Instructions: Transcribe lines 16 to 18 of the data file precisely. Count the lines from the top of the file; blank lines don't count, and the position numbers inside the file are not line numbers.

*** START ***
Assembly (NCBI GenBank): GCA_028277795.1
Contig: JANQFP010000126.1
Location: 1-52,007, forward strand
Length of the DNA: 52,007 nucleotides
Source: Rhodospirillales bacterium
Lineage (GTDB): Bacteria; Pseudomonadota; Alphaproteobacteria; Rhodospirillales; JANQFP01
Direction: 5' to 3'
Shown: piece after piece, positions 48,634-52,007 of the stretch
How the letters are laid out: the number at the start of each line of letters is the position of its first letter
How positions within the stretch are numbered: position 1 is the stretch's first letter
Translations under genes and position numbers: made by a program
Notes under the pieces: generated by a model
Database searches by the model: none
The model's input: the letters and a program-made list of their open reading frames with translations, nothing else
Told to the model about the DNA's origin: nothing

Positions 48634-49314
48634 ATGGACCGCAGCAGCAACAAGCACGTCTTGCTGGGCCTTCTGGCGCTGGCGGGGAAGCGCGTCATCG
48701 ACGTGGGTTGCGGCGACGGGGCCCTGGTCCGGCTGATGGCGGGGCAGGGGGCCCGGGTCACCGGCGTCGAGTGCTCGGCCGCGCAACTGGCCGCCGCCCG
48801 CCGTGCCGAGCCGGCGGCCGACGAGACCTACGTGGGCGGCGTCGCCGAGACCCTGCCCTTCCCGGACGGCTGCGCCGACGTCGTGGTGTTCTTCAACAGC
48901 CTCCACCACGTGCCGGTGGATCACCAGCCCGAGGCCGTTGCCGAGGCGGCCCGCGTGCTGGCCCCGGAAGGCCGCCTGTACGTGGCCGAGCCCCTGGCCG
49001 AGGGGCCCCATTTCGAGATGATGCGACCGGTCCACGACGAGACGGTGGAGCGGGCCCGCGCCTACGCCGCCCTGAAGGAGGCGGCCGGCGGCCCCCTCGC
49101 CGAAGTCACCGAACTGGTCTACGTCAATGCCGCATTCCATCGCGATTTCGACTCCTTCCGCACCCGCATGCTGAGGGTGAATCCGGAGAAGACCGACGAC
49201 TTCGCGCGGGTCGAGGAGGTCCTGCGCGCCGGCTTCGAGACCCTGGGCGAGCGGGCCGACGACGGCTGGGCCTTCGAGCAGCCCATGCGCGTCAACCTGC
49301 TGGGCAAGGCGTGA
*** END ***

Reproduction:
Positions 48634-49314
48634 ATGGACCGCAGCAGCAACAAGCACGTCTTGCTGGGCCTTCTGGCGCTGGCGGGGAAGCGCGTCATCG
48701 ACGTGGGTTGCGGCGACGGGGCCCTGGTCCGGCTGATGGCGGGGCAGGGGGCCCGGGTCACCGGCGTCGAGTGCTCGGCCGCGCAACTGGCCGCCGCCCG